The editorial board for the Journal of Library Administration (JLA) has resigned due to the restrictive licensing policy dictated by its publisher, Taylor & Francis.
JLA board member Chris Bourg stated in a blog post:
The best Taylor & Francis could come up with was a less restrictive license that would cost authors nearly $3000 per article. The Board agreed that this alternative was simply not tenable, so we collectively resigned.
Brian Mathews, who was set to guest an issue of JLA, has written a post for the Chronicle of Higher Education about the situation. He quotes from the resignation notice, which highlights the need for potential authors to have more control over their work:
A large and growing number of current and potential authors to JLA have pushed back on the licensing terms included in the Taylor & Francis author agreement. Several authors have refused to publish with the journal under the current licensing terms.
Authors find the author agreement unclear and too restrictive and have repeatedly requested some form of Creative Commons license in its place.
Peter Suber notes that similar mass resignations have often been followed by the creation of an Open Access journal by the board members:
It looks like the editorial board has not yet taken a further step, such as building on its experience and credibility to launch a new, OA or less-restrictive journal to cover the same research niche. I realize that would be a big step. But the board should know that 20 previous boards at other journals resigned en masse to protest restrictive publisher policies, and then took the next step of launching new journals with less restrictive policies. Here’s the inspiring list of those 20 cases from the Open Access Directory.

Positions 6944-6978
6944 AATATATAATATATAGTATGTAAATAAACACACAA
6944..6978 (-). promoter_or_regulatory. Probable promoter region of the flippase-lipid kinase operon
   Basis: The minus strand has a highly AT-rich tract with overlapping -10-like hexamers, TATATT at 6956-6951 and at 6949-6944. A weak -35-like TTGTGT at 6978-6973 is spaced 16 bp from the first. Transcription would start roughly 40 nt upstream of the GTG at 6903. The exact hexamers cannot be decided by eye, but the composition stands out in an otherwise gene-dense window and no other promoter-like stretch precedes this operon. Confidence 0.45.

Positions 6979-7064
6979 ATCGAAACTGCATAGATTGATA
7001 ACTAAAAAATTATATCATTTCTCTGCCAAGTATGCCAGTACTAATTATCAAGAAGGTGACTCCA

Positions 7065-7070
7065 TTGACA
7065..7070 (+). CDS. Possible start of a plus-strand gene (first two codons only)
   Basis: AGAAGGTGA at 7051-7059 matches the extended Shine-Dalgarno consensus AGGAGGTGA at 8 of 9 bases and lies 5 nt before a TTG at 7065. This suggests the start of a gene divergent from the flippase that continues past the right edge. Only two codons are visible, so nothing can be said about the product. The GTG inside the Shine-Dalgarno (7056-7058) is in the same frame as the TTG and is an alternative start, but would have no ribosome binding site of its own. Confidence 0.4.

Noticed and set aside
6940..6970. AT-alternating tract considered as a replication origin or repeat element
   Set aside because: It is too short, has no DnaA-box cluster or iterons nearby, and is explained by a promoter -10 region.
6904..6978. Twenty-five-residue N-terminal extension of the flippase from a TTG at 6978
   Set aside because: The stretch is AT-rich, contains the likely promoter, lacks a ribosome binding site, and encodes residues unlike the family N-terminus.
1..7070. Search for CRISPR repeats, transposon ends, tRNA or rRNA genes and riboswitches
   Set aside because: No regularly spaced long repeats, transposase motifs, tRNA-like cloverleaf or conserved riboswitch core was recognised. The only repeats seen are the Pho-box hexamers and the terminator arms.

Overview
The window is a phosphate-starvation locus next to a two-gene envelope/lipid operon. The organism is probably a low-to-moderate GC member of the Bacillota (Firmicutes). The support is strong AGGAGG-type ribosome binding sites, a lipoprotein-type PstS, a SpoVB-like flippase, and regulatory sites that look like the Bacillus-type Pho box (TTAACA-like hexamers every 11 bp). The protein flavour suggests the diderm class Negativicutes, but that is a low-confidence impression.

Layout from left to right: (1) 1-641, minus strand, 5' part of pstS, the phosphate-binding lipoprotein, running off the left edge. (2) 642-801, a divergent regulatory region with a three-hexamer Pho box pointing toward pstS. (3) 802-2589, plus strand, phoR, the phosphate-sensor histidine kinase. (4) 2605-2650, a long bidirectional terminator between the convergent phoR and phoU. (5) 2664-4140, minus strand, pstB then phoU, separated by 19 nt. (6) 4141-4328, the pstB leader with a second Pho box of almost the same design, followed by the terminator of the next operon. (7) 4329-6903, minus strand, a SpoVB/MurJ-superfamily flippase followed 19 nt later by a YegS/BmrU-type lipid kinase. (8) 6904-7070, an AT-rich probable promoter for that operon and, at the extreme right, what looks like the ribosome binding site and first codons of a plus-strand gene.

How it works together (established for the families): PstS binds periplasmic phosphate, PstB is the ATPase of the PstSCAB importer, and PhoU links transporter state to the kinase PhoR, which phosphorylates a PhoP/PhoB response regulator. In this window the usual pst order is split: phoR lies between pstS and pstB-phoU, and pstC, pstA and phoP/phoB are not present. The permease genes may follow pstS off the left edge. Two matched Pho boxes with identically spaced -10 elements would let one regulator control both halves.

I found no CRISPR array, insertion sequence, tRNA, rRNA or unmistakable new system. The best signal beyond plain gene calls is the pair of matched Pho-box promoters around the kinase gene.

Suber also wrote that this may be the first editorial board to resign “to protest restrictive policies at a hybrid OA journal, as opposed to restrictive policies at a full-TA journal”.
Danny Kingsley, Executive Officer of the Australian Open Access Support Group, has written about the mass resignation, highlighting the power that journal editors hold – and outlining ways that subscription journals can be moved to an OA platform.